We are still in some sort of lockdown with a new set of “flexible rules” that have been recently introduced by the British government.
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Some have argued that the 50-page document outlining the governance is largely confusing, but one sentiment I have taken away from this rhetoric is, “common sense”. For me, the guidance and safety that was set in place initially, largely, still applies and whilst we have been afforded some flexibility with whom we come into contact with, it still resonates that we must remain steadfast in what we do and continue to maintain social distancing, especially with people who we are not familiar with.
I don’t understand why people think the new guidance is confusing – it’s common sense folks and we have to resist returning to what we used to do – we just can’t!
My wife, Sarah, and I have been in lockdown now for what seemingly feels like ‘years’. We have binged watched almost every show conceivable and, on a daily basis, we strive to source new content across Netflix and Amazon Prime – our ‘go-to’ source for “passing the time”. Yet, we have become so aware of what we do.
What should we do post-Covid19?
For example, Sarah goes to the shop on a fortnightly basis, with a view to restrict who she comes into contact with when out and about. Likewise, we walk our dogs twice a day – ensuring that if we pass strangers, we walk on the other side of the road. Our woofters remain on their leads, reducing any chance of inadvertently coming into contact with anyone – our Chihuahuas are super cute, and people can’t resist wanting to stroke them.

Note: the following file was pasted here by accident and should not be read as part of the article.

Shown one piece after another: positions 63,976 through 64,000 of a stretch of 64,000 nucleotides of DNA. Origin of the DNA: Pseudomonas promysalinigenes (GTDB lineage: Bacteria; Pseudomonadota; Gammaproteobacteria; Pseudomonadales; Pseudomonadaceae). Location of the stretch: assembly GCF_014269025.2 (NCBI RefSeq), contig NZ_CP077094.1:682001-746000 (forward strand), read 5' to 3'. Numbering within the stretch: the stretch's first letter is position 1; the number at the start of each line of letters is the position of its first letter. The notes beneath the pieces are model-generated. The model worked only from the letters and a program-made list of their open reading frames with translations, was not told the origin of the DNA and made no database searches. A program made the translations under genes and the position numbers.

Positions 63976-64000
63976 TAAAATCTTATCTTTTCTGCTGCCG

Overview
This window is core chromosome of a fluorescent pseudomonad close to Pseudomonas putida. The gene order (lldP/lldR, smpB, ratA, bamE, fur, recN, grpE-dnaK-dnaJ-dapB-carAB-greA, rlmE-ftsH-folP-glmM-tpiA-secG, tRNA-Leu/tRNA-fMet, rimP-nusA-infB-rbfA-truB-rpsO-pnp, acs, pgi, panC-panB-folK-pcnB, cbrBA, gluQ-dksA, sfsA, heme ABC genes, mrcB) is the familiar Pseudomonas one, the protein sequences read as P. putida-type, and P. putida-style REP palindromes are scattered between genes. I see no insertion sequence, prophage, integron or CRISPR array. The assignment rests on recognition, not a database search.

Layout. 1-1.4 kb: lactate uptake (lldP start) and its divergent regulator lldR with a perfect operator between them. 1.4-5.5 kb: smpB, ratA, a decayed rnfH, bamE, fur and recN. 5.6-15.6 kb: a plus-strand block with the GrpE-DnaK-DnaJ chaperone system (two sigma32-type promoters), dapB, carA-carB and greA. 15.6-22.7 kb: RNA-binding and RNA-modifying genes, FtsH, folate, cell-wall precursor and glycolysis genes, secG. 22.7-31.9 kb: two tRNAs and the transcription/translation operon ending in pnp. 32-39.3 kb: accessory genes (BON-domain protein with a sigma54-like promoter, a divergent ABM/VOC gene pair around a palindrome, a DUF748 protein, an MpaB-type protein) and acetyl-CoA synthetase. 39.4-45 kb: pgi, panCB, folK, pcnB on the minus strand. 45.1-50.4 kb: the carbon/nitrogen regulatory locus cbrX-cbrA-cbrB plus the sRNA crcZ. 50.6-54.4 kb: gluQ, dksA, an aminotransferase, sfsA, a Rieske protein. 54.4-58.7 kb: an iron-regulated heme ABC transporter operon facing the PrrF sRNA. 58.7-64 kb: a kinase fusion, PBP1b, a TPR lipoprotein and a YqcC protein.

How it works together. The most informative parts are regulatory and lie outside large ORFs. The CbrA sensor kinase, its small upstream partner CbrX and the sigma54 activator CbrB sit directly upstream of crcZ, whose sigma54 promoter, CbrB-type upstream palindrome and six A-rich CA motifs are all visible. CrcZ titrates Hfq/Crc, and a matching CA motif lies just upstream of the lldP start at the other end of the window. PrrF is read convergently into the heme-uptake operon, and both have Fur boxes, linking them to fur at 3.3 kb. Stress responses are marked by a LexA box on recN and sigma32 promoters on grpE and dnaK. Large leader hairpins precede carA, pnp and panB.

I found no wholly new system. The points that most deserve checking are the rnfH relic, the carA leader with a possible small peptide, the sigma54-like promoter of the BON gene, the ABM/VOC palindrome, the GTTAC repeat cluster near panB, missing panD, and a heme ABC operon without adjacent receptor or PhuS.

We conduct our daily lives using various forms of remote tools such as Zoom and Skype, for any business-related activities and FaceTime with our family. With this kind of technology at our fingertips, perhaps we should all ask ourselves, if this way of working is something we could continue doing post-Covid-19. If we can continue to embrace remote working where possible, avoiding the daily commute, which has huge environmental benefits, then surely this is something companies should begin to start planning?
Something else, we have taken away from our lockdown experience, is our fortnightly shop. We have been so careful in what we have purchased, ensuring that our fresh produce and meat will comfortably last us two weeks. There is no waste; we purchase what we consume – in its entirety! Alas, prior to this whole Covid19 pandemic, we would often needlessly over-stock with products that were eventually thrown-away because they would pass their best before date.
Now, we mindfully cook on a daily basis and have found great personal value in the fresh produce, no waste principals, where we cook fresh, local ingredients every day with a newly revived appreciation of the local suppliers who have really stepped up to ensure we are all fed during these challenging times.
Dr Dean Anthony Gratton is a technology influencer, analyst and futurist.